21. Easterlin, Richard A. (2002), Happiness in Economics, Cheltenham UK and Northampton, MA, USA: Elgar.Google Scholar
  22. Easterlin, Richard A. (2004), “Explaining Happiness”, Proceedings of the National Academy of Sciences Nations and Households in Economic Growth: Essays in Honour of Moses Abramowitz, 100, pp. 1176–1183.Google Scholar
  23. Easterlin, Richard A. (2010), Happiness, Growth, and the Life Cycle, New York: Oxford University Press.Google Scholar
  24. Eid, Michael, and Randy J. Larsen (eds) (2008), The Science of Subjective Well-Being, New York and London: Guilford Press.Google Scholar
  25. Fleurbaey, M. (2009), “Beyond GDP: The Quest for a Measure of Social Welfare”, Journal of Economic Literature 47, pp. 1029–1075.CrossRefGoogle Scholar
  26. Forte, Francesco (2001), “The Maastricht ‘Excessive Deficit’ Rules and Creative Accounting”, in: Rules and Reason: Perspectives on Constitutional Political Economy, Mudambi, Ram, Pietro Navarra and Giuseppe Sobbrio (eds), Cambridge: Cambridge University Press.Google Scholar
  27. Frey, Bruno S. (2008), Happiness: A Revolution in Economics, Cambridge, MA and London, England: The MIT Press.CrossRefGoogle Scholar
  28. Frey, Bruno S. (2011a), “Peace, War and Happiness. Bruder Klaus as Well-Being Facilitator”, International Journal of Well-being, in press.Google Scholar
  29. Frey, Bruno S. (2011b), “Tullock Challenges: Happiness, Revolutions and Democracy”, Public Choice, in press.Google Scholar
  30. Frey, Bruno S., and Alois Stutzer (2000a), “Happiness, Economy and Institutions”, The Economic Journal, 110, pp. 918–938.CrossRefGoogle Scholar
  31. Frey, Bruno S., and Alois Stutzer (2000b), “Maximizing Happiness?”, German Economic Review 1, pp. 146–167.CrossRefGoogle Scholar
  32. Frey, Bruno S., and Alois Stutzer (2002a), Happiness and Economics, Princeton and Oxford: Princeton University Press.Google Scholar
  33. Frey, Bruno S., and Alois Stutzer (2002b), “What Can Economists Learn from Happiness Research?”, Journal of Economic Literature, 40(2), pp. 402–435.CrossRefGoogle Scholar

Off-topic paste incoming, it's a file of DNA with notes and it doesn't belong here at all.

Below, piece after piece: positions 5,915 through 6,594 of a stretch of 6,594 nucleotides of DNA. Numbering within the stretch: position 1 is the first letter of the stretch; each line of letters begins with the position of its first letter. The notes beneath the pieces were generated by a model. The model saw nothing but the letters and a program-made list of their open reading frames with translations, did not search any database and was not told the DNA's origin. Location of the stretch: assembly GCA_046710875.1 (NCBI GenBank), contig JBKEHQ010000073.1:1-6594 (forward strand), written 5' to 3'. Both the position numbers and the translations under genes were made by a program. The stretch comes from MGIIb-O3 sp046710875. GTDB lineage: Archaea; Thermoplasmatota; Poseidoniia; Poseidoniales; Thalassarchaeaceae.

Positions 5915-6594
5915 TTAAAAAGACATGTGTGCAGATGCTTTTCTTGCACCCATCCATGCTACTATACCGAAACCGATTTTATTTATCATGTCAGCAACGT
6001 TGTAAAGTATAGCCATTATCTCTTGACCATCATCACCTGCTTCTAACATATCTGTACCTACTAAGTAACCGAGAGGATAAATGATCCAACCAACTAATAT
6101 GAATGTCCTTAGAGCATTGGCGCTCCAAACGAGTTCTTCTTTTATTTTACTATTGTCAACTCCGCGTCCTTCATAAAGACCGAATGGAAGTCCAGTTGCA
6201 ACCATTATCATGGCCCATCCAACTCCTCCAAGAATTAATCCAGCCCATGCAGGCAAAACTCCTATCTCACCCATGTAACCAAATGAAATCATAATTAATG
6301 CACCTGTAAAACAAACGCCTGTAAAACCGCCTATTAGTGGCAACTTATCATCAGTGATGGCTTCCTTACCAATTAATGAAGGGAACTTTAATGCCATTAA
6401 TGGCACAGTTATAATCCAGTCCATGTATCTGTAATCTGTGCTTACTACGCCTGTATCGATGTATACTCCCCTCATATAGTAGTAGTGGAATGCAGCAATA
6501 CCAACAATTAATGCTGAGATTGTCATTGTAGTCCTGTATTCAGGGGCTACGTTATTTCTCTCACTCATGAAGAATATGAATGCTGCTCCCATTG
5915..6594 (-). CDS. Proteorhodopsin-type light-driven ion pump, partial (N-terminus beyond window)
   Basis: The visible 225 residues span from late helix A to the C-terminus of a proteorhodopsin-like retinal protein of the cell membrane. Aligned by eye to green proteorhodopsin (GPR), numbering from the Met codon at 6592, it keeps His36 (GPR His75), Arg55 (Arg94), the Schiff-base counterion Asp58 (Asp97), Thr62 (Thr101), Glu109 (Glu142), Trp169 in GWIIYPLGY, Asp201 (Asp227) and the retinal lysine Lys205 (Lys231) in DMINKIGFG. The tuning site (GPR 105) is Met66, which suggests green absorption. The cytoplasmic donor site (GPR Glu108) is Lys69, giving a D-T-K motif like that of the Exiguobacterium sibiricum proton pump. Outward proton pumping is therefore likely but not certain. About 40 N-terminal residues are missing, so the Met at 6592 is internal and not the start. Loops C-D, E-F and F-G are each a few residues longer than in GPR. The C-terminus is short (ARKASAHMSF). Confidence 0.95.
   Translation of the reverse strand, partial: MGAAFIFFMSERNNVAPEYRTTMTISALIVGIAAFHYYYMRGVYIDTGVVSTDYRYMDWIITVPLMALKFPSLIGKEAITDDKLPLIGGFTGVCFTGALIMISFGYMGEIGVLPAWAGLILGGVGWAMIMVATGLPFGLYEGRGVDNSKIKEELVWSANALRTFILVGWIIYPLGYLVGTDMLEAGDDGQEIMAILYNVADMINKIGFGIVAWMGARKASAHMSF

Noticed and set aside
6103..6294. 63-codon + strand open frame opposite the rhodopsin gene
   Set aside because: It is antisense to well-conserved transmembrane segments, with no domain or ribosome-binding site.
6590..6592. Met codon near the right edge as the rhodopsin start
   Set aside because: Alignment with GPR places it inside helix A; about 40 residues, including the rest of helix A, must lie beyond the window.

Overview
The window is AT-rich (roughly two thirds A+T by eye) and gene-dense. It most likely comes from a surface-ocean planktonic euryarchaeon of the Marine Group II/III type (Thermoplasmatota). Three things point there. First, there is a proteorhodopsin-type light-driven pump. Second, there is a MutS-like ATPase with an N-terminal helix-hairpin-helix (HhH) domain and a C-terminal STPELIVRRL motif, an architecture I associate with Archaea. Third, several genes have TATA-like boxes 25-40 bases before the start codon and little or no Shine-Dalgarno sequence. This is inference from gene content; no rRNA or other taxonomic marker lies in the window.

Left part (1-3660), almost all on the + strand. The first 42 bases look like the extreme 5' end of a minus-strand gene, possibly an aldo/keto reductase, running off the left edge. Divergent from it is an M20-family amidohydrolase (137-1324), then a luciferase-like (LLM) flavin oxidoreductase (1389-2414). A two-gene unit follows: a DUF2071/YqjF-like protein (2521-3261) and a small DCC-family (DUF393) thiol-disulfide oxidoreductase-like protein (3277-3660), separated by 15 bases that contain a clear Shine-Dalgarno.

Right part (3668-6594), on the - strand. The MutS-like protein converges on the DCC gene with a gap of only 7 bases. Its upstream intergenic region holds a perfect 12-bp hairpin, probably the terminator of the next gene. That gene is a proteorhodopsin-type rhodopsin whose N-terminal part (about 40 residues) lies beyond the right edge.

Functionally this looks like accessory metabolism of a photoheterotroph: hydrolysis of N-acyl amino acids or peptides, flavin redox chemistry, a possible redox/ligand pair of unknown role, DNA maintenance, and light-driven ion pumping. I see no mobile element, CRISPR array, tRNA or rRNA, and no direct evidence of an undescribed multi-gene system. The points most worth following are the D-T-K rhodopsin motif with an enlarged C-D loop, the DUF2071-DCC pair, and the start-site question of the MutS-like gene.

34. Frey, Bruno S., and Alois Stutzer (2004), “Reported Subjective Well-Being: A Challenge for Economic Theory and Economic Policy”, Schmollers Jahrbuch, 124, pp. 191–231.Google Scholar
  35. Frey, Bruno S., and Alois Stutzer (2005), “Happiness Research: State and Prospects”, Review of Social Economy, 62, pp. 207–228.CrossRefGoogle Scholar
  36. Frey, Bruno S., and Alois Stutzer (2006), “Does Marriage Make People Happy, or Do Happy People Get Married?”, The Journal of Socio-Economics, 35, pp. 326–347.CrossRefGoogle Scholar
  37. Frey, Bruno S., and Alois Stutzer (2008), “Economic Consequences of Mispredicting Utility”, CREMA Working Paper Series 2005-04.Google Scholar
  38. Frey, Bruno S., and Alois Stutzer (2009), “Should Happiness Be Maximized?”, in Happiness, Economics and Politics, Amitava K. Dutt and Benjamin Radcliff (eds), pp. 97–126, Cheltenham, UK, and Northampton, USA: Elgar.Google Scholar
  39. Frey, Bruno S., and Alois Stutzer (2010), “Happiness and Public Choice”, Public Choice, 144, pp. 557–573.CrossRefGoogle Scholar
  40. Frey, Bruno S., and Claudia Frey Marti (2011), Glück — Die Sicht der Ökonomie, Zurich and Chur: Rüegger.Google Scholar
  41. Frey, Bruno S., and Margit Osterloh (2010), “Evaluations: Hidden Costs, Questionable Benefits and Superior Alternatives”, in Professional pride — a powerful force, T. Jansen, G. van den Brink, J. Kole, The Hague, pp. 175–196.Google Scholar
  42. Frey, René (2002), Wirtschaft, Staat und Wohlfahrt. Eine Einführung in die Volkswirtschaftslehre am Beispiel der Schweiz, Basel and Frankfurt a. M.: Helbing und Lichtenhahn.Google Scholar